Biodiversity and Conservation

, Volume 25, Issue 9, pp 1637–1659 | Cite as

Consequences of fishing moratoria on catch and bycatch: the case of tropical tuna purse-seiners and whale and whale shark associated sets

  • Lauriane EscalleEmail author
  • Daniel Gaertner
  • Pierre Chavance
  • Alicia Delgado de Molina
  • Javier Ariz
  • Bastien Merigot
Original Paper


Time–area regulations have been introduced to manage stocks of tropical tuna, given the increased use of drifting fish aggregation devices (FADs). However, the consequences in terms of changes in fishing strategies and effort reallocation may not always be as expected. For instance, in the eastern Pacific Ocean, previous studies have highlighted that the increase use of FAD-fishing following the demand for tuna caught without dolphin mortality has raised concerns about the bycatch and the capture of juvenile tuna. In the tropical eastern Atlantic and western Indian Oceans, this study aimed to (1) assess, using before–after analysis, the consequences of previous time–area regulations on FAD sets on the fishing effort allocated to megafauna associated sets, and (2) evaluate through Monte Carlo simulations the potential effect of new regulations banning whale or/and whale shark associated sets. Firstly, we showed that previous time–area regulations, which were mainly implemented during seasons with few whale and whale shark associated sets, generally had thus little effect on the number of megafauna associated sets. Secondly, some simulations, particularly when both whale and whale shark associated sets were banned, predicted consequences of changes in fishing strategy. Indeed, these types of ban could lead to an increase in the number of FAD and free school sets but no change in the tuna catch, as well as a slight decrease in bycatch. These results indicate that an ecosystem approach to fisheries, by taking into account megafauna associated sets and bycatch, should thus be adopted when implementing management or conservation measures.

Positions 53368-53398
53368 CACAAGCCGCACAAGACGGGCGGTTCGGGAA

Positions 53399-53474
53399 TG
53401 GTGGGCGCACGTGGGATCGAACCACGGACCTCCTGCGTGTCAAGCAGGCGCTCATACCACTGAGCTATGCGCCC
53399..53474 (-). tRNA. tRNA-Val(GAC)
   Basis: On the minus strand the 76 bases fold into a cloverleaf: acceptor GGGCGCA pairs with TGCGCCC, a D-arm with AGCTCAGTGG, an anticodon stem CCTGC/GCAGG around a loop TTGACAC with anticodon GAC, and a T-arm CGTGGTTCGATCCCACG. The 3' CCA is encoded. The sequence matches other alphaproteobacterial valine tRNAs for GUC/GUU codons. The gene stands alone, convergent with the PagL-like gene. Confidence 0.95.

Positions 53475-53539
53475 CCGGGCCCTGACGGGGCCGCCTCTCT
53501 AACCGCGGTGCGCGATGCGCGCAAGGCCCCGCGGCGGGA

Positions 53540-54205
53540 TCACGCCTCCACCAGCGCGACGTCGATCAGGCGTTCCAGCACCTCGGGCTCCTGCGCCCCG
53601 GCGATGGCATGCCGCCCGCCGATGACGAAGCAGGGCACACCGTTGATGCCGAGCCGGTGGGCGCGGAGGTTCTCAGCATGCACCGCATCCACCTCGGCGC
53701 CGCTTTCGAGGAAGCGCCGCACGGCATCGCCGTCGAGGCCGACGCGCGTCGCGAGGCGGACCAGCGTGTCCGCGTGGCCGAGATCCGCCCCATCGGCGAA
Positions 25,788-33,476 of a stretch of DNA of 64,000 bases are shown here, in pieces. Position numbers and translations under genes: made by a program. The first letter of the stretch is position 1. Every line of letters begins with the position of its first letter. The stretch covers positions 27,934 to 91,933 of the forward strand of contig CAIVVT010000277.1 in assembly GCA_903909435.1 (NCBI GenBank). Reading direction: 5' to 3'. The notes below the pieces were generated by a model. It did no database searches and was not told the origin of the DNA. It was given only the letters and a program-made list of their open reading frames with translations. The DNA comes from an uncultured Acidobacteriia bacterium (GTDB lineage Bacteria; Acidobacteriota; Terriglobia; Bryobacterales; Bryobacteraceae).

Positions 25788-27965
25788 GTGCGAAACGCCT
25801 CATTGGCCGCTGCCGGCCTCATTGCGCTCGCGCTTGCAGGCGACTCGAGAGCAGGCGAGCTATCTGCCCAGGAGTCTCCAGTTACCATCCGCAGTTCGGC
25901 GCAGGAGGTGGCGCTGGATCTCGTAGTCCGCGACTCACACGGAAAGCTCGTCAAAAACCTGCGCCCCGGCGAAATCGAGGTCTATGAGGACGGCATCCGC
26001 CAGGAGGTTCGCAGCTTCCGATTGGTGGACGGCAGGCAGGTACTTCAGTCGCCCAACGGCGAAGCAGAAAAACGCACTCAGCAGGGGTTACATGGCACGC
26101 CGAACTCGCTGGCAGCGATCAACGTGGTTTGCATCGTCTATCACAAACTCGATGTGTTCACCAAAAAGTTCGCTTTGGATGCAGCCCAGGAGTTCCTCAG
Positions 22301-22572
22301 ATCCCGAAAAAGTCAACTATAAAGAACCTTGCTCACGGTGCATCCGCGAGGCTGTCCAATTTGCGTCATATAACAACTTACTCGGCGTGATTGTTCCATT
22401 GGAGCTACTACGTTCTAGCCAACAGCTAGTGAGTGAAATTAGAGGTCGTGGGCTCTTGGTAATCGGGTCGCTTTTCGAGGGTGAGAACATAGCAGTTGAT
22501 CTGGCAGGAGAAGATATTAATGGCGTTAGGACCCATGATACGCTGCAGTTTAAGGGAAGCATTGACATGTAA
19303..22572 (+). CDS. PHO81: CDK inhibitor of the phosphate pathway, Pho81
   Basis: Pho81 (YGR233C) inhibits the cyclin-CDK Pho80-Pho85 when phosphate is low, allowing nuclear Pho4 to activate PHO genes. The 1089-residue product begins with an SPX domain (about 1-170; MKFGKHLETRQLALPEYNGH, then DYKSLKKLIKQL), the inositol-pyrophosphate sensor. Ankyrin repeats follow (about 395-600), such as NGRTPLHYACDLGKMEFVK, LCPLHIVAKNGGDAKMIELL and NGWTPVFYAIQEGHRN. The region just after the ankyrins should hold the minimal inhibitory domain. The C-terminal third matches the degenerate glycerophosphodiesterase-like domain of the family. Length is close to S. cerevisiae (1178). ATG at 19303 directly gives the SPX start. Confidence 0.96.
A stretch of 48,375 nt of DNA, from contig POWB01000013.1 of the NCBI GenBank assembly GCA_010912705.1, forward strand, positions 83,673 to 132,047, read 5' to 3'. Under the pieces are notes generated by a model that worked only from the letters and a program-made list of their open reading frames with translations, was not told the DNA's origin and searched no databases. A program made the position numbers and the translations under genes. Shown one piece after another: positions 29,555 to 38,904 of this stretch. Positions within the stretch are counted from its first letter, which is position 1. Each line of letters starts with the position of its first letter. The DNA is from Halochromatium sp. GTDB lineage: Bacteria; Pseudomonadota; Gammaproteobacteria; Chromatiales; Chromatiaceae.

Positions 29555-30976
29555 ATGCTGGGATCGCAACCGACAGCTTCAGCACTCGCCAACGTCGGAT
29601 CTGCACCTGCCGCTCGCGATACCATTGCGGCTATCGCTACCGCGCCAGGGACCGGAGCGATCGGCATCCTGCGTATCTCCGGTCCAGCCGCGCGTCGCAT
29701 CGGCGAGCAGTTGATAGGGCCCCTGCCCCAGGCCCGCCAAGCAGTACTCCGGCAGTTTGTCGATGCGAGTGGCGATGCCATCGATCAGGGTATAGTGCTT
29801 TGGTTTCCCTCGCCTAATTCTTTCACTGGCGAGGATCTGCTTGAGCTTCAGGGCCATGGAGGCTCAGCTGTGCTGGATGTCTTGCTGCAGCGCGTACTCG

Before–after analysis Time–area regulation Monte Carlo simulation Marine megafauna Purse-seine fishery 



We thank two anonymous Reviewers for their constructive comments on an earlier version of the manuscript. The authors are grateful to the skippers and fishing companies involved in the logbook data collection, which is supported by the French and Spanish National Fisheries Administrations and research institutes (IRD/IEO). We should also like to thank the teams of the “Observatoire Thonier” (IRD) and the “Centro Costero de Canarias” (IEO) for providing logbook data. L. Escalle is funded by a PhD grant from the University of Montpellier. T. Tebby has provided the English language editing for this paper.


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Copyright information

© Springer Science+Business Media Dordrecht 2016

Authors and Affiliations

  • Lauriane Escalle
    • 1
    • 2
    Email author
  • Daniel Gaertner
    • 2
  • Pierre Chavance
    • 2
  • Alicia Delgado de Molina
    • 3
  • Javier Ariz
    • 3
  • Bastien Merigot
    • 1
  1. 1.UMR MARBEC (IRD, Ifremer, Univ. Montpellier, CNRS)Université MontpellierSèteFrance
  2. 2.UMR MARBEC (IRD, Ifremer, Univ. Montpellier, CNRS)Institut de Recherche pour le DéveloppementSèteFrance
  3. 3.Instituto Español de OceanografíaS/C TenerifeSpain

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